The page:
That said, even if it isn't, this experience is something most of us have suffered over the last 15 years from public and private entities. Most have ended up capitulating under pressure to knock it off with the "IE6 only" BS, in part because Microsoft (yes, Microsoft!) forced the issue with IE7 and its follow-ons, itself in part because too many people liked Firefox for Microsoft's comfort.

It shouldn't surprise anyone there's still "IE only" crap out there. Especially amongst organizations that are (1) large, and (2) constantly cutting their budgets and having to apply "defered maintenance" to everything they do to stop going under.

And those budget cuts are, for the most part, the fault of the same people who insist governments are always incompetent.

Comment: Re: Don't blame me. (Score 1) 124

by drsmithy (#49359603) Attached to: Australia Passes Mandatory Data Retention Law

I think the biggest indictment of them is the fact even my highly pro environmental friends refuse to vote for them as they see them as only a destructive force towards environmental sustainability and see either coalition or labor as a better choice for the environment.

I'd love to hear the rationale behind their thinking.

Because I'm at a loss how two parties promoting growth at all costs, overconsumption, exploitation of the environment (stripe-mining Coal, CSG, dumping of spoil on the reef, etc) could possibly lead to a "better choice for the environment".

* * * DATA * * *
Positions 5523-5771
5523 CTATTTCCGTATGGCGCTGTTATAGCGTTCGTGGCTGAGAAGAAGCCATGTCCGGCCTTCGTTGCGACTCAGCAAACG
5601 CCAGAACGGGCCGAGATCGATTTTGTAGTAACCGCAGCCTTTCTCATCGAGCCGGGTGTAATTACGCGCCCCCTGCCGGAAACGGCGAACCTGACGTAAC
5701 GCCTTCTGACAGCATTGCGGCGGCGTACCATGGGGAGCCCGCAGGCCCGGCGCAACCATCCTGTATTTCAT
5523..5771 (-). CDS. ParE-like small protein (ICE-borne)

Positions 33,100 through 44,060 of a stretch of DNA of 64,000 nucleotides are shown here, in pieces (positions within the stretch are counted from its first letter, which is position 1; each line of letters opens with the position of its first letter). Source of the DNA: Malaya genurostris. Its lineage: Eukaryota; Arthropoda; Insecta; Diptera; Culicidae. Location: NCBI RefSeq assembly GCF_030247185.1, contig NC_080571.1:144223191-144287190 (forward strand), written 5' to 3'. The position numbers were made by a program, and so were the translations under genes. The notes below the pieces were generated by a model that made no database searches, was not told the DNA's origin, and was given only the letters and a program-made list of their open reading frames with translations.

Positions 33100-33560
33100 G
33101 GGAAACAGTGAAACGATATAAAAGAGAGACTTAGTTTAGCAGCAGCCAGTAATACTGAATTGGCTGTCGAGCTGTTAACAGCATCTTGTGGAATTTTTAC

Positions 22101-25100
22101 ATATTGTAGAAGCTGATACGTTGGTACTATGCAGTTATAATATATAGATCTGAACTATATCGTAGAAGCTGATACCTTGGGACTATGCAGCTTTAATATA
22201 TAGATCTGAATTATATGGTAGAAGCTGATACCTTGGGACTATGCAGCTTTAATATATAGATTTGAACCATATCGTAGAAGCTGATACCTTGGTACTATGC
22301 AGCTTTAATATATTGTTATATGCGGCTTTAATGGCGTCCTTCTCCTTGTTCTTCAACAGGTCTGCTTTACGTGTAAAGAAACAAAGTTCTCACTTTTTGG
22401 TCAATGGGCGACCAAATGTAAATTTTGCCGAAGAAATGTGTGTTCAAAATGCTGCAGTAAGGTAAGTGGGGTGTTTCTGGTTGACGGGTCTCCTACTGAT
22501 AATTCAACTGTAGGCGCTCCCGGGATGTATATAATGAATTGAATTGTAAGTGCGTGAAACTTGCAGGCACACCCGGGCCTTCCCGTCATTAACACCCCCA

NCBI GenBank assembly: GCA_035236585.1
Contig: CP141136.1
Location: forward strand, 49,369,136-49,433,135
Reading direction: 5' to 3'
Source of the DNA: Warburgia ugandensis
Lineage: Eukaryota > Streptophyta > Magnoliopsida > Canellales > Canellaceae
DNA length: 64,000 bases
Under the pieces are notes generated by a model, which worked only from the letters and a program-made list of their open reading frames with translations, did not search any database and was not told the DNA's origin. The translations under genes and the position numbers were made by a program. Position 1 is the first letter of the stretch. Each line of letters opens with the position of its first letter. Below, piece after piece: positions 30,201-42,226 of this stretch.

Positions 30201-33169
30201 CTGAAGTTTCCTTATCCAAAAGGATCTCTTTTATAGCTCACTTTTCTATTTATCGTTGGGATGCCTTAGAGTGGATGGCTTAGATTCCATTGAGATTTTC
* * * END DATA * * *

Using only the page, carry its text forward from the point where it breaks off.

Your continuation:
Comment: Re:Don't blame me. (Score 1) 124

by drsmithy (#49359597) Attached to: Australia Passes Mandatory Data Retention Law

I think you are thinking of the greens from more than a decade ago. The Greens haven't stood for that for a long time. They are basically part of labor and push for policies for short term rather than taking consideration of the long term effects or goals.

Here is the Greens policy platform.

Tell us about which parts bother you.

The greens having power would probably do more damage to human decency and DEFINITELY more damage to the environment and the prospects of a sustainable future (if you destroy business you can't head to sustainability, you head towards being a 3rd world country or Greece).

Yes, obviously they'd do far more damage than the "growth at all costs", "destroy the middle classes" pro-oligopoly parties.

Comment: Re:Don't blame me. (Score 1) 124

by drsmithy (#49358525) Attached to: Australia Passes Mandatory Data Retention Law